I have been taking photographs for well over 50 years, since I was very young. I have been taking them with a digital camera for the last twelve.
When I first went digital in 2004, I was overwhelmed by the information and skills I needed to acquire. My professional credentials as a photographer were seriously suspect. I faked it, and hoped not to blow things too badly. I started a daily photo blog as a mechanism to get good at a workflow. If I made myself shoot every day, and post a photo every day, I would eventually regain that unconscious fluency in the process of image making that I felt I had lost.
It appears I forgot to stop. I haven’t missed posting a photo a day in over 11 years. That is 4,097 posts. I dare not break the chain now.
I carry a camera with me much of the time (a real camera, not that fake iPhone one). No matter what else is going on in my life, I make a photograph. If I’m on assignment, it’s from that. If I’m homebound, it’s often my garden. If I go shopping, I might photograph the produce. If I go dancing, I bring the camera. When I take my mother-in-law to the doctor, I scour the exam room for photos. If I’m sick with the flu, I make a photograph of the sickbed.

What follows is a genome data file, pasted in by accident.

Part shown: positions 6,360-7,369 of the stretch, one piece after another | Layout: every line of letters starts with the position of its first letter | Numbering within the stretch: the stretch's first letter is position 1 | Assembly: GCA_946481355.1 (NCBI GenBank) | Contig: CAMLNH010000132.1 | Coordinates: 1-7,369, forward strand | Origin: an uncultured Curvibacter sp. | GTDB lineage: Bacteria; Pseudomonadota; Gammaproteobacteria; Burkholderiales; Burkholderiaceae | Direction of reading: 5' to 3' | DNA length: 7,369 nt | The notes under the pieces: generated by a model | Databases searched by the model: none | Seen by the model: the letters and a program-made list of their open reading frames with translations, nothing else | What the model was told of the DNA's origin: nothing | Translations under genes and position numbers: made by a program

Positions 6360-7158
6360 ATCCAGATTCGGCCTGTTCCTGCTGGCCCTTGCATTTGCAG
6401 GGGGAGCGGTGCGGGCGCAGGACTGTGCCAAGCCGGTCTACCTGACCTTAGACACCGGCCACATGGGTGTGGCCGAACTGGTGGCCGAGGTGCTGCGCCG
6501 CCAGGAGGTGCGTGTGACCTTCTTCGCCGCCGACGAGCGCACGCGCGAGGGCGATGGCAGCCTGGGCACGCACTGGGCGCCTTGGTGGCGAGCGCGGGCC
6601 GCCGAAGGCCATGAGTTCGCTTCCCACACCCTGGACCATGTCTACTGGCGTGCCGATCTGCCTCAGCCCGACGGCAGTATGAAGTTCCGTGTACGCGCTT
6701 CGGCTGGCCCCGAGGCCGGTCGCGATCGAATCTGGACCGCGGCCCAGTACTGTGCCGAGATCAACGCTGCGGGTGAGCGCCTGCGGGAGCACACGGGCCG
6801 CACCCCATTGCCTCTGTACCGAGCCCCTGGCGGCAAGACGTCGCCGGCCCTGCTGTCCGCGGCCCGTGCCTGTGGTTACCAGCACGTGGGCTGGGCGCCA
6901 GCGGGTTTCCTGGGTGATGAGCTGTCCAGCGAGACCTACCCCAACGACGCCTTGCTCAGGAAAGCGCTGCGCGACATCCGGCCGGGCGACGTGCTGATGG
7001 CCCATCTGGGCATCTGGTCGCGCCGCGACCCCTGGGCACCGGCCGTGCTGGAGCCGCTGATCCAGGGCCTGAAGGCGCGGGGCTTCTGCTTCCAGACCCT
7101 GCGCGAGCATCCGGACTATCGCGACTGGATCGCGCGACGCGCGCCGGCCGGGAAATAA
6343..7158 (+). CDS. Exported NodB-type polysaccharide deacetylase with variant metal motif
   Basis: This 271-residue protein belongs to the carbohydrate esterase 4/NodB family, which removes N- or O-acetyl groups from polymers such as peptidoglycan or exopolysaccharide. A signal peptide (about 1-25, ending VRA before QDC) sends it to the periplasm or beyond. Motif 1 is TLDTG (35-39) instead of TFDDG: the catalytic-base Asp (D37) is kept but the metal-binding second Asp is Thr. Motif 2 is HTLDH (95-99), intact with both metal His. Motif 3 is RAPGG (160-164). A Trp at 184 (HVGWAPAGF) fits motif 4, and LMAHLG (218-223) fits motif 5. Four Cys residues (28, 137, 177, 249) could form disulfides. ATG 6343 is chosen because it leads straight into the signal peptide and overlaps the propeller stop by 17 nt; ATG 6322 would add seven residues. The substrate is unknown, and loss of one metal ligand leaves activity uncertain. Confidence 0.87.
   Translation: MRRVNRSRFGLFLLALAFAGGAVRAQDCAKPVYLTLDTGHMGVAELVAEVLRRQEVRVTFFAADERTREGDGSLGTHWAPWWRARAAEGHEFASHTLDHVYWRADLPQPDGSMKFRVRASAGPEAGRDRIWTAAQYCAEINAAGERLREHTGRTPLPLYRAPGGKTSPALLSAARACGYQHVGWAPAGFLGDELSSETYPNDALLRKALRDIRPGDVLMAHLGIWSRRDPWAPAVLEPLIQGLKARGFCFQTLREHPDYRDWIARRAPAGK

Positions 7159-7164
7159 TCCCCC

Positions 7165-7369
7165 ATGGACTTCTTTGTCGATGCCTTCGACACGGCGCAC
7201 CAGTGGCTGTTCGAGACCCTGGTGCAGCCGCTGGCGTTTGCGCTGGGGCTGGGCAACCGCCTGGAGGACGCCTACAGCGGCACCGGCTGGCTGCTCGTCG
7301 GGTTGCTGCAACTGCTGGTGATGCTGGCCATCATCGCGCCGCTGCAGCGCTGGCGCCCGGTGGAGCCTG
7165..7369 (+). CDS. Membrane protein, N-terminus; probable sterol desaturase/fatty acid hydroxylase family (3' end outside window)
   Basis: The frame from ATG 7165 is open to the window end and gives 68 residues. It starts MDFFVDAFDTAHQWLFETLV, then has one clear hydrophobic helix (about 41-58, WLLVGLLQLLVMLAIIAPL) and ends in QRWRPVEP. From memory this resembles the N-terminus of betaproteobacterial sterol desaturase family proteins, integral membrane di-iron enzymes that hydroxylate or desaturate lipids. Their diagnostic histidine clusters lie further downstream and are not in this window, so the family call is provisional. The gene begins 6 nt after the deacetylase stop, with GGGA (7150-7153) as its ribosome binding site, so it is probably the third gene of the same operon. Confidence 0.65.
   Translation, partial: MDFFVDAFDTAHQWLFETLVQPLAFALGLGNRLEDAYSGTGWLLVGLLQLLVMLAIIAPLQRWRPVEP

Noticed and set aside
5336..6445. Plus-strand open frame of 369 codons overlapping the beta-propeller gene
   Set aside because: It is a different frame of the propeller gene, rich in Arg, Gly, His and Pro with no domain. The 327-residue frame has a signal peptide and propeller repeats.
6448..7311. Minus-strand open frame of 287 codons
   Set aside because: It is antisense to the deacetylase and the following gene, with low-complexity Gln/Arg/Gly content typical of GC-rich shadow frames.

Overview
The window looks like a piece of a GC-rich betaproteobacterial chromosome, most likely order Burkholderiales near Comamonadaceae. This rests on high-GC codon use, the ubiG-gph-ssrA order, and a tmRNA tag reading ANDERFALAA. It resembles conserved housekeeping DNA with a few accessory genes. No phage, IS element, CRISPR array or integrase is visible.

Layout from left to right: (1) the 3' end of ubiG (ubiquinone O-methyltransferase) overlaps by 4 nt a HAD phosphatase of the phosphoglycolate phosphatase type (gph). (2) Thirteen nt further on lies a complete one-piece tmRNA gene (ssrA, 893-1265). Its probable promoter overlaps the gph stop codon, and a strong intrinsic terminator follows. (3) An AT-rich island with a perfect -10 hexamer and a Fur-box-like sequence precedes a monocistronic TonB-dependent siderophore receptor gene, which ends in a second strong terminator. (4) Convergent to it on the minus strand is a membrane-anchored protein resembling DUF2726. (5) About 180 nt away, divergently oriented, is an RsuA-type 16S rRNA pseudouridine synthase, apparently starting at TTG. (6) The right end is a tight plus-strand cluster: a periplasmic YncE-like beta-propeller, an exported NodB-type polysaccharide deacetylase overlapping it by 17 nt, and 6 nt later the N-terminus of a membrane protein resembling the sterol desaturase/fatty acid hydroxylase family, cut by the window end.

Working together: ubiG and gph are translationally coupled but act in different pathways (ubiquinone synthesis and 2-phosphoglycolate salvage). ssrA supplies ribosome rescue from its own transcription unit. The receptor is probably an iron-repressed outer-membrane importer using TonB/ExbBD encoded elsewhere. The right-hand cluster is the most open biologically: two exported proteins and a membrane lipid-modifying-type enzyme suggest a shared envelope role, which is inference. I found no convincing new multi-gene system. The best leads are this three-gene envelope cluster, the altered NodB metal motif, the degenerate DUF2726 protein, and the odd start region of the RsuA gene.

This daily discipline of finding a photo worth posting is now the core of my creative process. I know how to quickly enter the zone, that state of being where one is alert to any possibility, The camera both narrows and expands the sense of being in a place. In order to frame a coherent set of shapes and lines that feels complete, it requires entering literally another state of consciousness.
Photography is not about subject for me, even if the evidence bears witness that certain subjects are more interesting to me than others. I make photographs in the most convenient surroundings. But I am largely indifferent regarding what I shoot. The point of my photographs is not necessarily the subject of them. My favorite quote on the matter is from Frederick Sommers: “Subject matter is harmless, but it can be charming to the point of distraction from other elements.”
What I take that to mean is, if all you see is the subject, it won’t work. Those other elements, line, shape, light, position—the pieces that make a photograph “work”—are the data stream of the moment that in this odd alchemy of presence and technology make it possible to create a compelling photograph. They make us care about the subject.
What I look for when I have a camera in hand is a state of feeling, inside myself, that finds some congruency with the external reality. Putting a frame around that reality and making a decision regarding moment intensifies and deepens that sense of connection with place or relationship. I feel as though I dive down into an altered state of awareness, acquire the goods for the day, and then resurface. Then I pop the card into the computer to see what I saw down there.
And I do it every day.